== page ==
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Scalia Death Inquest by Phone Valid Under Texas Law: Officials

A county judge's decision by phone that Supreme Court Justice Antonin Scalia died of natural causes and required no autopsy was unusual, Texas officials said, but sometimes happens in rural areas with vast counties.

Within two hours of Scalia's body being found Saturday at Cibolo Creek Ranch in remote West Texas, Presidio county Judge Cinderela Guevara, who was 60 miles away, consulted by phone with the county sheriff and a U.S. marshal and concluded there was no foul play. After speaking to Scalia's personal doctor later that evening, she decided that he had died of natural causes and no autopsy was necessary.

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"I have no issue with how she handled his death," said David Beebe, a justice of the peace in Presidio County, where Scalia died.

Beebe is one of two justices of the peace in the county who are routinely called by authorities to verify a death. Both Beebe and the second justice of the peace were out of town Saturday. Presidio County Sheriff Danny Dominguez, in need of a justice to conduct a death inquest, then called Guevara, who offered to hear the matter.

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In rural areas, a justice of the peace typically makes the determination of the cause of death in cases when no witnesses were present. An inquest by phone is as valid as one in person under state law, said Bronson Tucker, an attorney for the Texas Justice Courts Training Center who offers instruction to justices of the peace.

"The huge majority of the time, if you have a 79-year-old overweight person and you have a statement from the physician and zero indicators of foul play, then it's not unusual for there to be no autopsy," said Tucker. "I didn't see any red flags and nothing to say that the judge didn't follow her statutory obligation."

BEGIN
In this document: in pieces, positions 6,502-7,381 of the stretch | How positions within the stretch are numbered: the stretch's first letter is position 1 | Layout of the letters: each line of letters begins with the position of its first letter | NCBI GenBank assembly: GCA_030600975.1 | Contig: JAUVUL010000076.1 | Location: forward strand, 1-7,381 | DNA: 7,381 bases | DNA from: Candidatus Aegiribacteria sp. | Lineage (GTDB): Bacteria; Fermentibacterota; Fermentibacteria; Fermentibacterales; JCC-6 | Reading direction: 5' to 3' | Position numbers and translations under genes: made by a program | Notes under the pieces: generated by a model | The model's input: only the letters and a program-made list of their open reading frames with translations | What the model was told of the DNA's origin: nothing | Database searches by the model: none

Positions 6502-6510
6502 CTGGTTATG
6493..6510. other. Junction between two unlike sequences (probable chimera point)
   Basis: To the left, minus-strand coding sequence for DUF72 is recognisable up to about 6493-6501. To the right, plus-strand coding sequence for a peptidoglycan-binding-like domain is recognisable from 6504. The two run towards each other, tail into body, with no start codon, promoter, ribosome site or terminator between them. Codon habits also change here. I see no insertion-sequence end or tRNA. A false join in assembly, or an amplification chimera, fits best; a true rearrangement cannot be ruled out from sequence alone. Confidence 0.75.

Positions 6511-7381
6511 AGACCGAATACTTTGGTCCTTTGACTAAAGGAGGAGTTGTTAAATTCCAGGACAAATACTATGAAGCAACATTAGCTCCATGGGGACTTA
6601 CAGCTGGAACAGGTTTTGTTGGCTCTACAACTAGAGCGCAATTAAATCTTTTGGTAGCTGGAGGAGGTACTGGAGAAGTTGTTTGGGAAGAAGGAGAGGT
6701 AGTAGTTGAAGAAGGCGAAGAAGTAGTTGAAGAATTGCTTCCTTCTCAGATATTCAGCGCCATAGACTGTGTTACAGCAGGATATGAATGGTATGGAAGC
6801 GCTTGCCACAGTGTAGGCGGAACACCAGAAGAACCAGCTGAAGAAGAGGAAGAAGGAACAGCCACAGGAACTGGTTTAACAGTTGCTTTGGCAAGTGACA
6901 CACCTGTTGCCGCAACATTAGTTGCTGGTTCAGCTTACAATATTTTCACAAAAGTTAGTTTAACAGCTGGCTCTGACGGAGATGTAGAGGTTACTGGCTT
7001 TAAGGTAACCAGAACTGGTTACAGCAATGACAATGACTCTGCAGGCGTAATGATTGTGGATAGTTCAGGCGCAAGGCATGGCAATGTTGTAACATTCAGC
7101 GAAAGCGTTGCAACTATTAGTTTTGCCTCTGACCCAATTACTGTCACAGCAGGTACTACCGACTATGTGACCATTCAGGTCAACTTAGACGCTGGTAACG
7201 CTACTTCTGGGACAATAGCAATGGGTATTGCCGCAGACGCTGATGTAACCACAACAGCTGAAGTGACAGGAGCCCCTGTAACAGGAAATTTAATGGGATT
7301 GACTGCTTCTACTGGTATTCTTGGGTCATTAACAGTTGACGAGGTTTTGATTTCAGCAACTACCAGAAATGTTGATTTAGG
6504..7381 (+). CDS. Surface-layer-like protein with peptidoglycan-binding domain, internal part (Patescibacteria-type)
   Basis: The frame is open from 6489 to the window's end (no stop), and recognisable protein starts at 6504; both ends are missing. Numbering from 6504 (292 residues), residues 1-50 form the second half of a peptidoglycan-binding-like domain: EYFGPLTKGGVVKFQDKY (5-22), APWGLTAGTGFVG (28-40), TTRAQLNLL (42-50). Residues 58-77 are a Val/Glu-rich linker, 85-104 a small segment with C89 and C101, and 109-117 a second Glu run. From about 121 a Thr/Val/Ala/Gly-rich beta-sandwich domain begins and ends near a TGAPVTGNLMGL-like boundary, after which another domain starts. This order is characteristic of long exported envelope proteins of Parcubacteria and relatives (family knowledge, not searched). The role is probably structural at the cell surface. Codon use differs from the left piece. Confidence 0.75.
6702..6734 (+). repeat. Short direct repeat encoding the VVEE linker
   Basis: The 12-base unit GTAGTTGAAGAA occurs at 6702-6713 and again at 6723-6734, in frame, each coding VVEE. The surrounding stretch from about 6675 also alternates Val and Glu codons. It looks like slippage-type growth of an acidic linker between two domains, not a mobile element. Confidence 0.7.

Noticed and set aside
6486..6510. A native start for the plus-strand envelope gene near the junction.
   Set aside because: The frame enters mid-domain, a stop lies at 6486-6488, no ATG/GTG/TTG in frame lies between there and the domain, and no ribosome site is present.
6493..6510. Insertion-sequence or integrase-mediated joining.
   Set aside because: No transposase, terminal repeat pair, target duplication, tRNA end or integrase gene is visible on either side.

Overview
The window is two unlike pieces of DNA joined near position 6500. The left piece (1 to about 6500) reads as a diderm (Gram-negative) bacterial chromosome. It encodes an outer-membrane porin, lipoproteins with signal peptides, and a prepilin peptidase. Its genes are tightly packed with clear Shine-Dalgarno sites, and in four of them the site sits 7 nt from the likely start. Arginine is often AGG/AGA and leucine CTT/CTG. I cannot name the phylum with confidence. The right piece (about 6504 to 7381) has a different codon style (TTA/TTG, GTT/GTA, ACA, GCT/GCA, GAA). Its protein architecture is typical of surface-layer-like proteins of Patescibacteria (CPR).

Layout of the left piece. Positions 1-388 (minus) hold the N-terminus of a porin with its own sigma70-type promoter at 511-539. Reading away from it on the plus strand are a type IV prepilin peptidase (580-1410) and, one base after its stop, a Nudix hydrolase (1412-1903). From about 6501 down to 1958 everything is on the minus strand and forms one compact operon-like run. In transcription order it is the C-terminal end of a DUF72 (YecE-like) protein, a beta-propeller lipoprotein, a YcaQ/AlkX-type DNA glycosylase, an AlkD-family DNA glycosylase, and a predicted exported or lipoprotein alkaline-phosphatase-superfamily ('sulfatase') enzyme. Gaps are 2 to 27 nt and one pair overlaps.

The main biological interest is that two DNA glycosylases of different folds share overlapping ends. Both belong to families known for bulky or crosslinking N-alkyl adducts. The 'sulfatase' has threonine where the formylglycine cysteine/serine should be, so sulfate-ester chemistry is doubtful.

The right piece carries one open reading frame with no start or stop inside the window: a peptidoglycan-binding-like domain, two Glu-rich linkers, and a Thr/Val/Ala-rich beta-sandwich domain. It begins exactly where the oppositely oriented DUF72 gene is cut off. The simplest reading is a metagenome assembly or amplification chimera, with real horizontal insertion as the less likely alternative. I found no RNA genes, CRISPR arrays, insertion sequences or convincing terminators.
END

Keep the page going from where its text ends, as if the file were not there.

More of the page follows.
Image: A Texas state flag flies at an entrance to Cibolo Creek Ranch, Texas, in this 2015 photo.
A Texas state flag flies at an entrance to Cibolo Creek Ranch, Texas, in this 2015 photo. John Brecher / NBC News

Guevara issued a statement Tuesday defending how she handled the inquest. She said the attorney for Scalia told her the family did not want an autopsy performed because they believe he died of natural causes and they preferred not to delay his body's return to them. Guevara said she consulted with Scalia's physician and the sheriff before deciding against an autopsy.

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"I respected the wishes of the Scalia family. ... I did this based upon credible reports to me from law enforcement and from Justice Scalia's personal physician," Guevara said.

Susana Gonzales, a justice of the peace in adjacent Brewster County, said she's never done an inquest by phone but understands there may be situations where it's necessary.

"There's not a procedural mechanism to challenge or appeal the determination by the justice of the peace," Tucker said.

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